I thought I’d do something a little different with today’s #depressionis post. Because I came across a great post from The Mighty. How do you explain depression to someone who has never experienced it? My #depressionis posts describe people’s experiences of depression, and Allison Toy recently shared some helpfully descriptive metaphors on The Mighty:
How do you explain depression? It’s a whole different continent people don’t understand and can’t fully relate to unless they’ve visited it themselves. In college, I had a close friend who was dating a guy who struggled with depression. She had never experienced depression, but was constantly working to grasp it the best she could. One of things I remember most from our conversations was this comment: “It’s so helpful when you say ‘depression is like…’ I want to understand. I really do.”
This is for those who want to understand. Just like a distant land, I can’t take you (and wouldn’t want to) into the experience of depression, but I can do my best to describe what it’s like… Read more
Have you ever tried to explain depression?
Unlike the girlfriend in the above story, not everyone wants to try to understand depression. They may not want to hear what you have to say. They may not even be able to hear you through what they think they know, what they think they see.
The church still suffers many misconceptions of mental illness.
I’m not depressed because I’m a bad Christian. I have a glitch in my brain, as well as deep-seated insecurities, and thought and behavior patterns based in early experience. I am redeemed. My past is redeemed, and the comfort I’ve received from God is useful to comfort others. But I haven’t received miraculous healing from the miscommunication-storm that happens in my brain. And trauma still affects the way my mind works. God HAS provided a medication, an anticonvulsant called lamotrigine, that helps keep my brain from pushing me into the darkest blackness.
It’s not a sin to take medication for depression and anxiety.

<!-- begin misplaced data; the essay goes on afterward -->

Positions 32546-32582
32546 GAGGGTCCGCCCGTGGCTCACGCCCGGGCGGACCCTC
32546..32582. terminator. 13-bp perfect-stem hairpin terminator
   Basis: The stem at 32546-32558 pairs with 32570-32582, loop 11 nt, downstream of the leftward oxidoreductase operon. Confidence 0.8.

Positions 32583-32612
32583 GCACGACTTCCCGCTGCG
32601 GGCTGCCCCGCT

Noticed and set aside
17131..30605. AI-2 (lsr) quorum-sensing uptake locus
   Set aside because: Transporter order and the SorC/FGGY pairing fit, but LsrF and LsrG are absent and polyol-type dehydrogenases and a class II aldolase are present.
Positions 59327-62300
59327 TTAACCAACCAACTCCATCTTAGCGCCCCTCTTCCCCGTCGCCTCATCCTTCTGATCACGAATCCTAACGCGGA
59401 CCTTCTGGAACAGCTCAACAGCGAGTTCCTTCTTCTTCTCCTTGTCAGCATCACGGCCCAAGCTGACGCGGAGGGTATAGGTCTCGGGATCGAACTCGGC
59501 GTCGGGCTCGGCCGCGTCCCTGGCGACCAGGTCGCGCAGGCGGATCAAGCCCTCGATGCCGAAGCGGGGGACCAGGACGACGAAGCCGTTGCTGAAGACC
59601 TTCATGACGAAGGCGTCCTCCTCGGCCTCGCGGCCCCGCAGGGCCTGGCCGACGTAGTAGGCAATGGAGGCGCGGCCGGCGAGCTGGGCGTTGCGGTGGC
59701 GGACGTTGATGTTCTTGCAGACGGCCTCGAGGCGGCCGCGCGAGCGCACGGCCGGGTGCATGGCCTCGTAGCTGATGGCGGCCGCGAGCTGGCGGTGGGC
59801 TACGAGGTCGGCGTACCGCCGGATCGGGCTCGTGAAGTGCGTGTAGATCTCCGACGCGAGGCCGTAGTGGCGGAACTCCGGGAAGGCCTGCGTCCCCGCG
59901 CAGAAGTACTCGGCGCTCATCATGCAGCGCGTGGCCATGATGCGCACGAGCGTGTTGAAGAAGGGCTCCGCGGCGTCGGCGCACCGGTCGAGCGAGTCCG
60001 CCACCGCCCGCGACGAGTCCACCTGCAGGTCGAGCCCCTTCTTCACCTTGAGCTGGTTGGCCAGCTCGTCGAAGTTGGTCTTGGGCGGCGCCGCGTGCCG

If you struggle with mental health and faith, I hope you find reassurance through my Fruit of Brokenness that you are not the only one. I also hope my experience can help you explain depression to someone in your life who doesn’t understand. If you’re looking for words, please check out the great post linked here and above, too. I’m not shy about describing my experiences of mental illness, so other people who don’t know what it’s like to be stuck in depression or anxiety can understand that it’s real and can’t be swept away with a dismissive Get over it, or admonition to read the Bible more, pray more, trust God more. To be clear, knowing and applying God’s Word, prayer, and understanding God’s character so we know we can trust Him even when circumstances make Him seem untrustworthy are important. Vital. But these things do not guarantee mental health.
The church needs to better understand mental illness, and step into its rightful place as a meaningful resource to help people struggling with issues such as depression and various anxiety disorders. Working in a combined effort with necessary psychiatric and other mental health professionals, the church has so much more to offer the broken-brained, brokenhearted, and misunderstood struggling to find Light in the darkness.
What metaphors or descriptions have you used to explain depression?
I’d love to include them in my #depressionis series.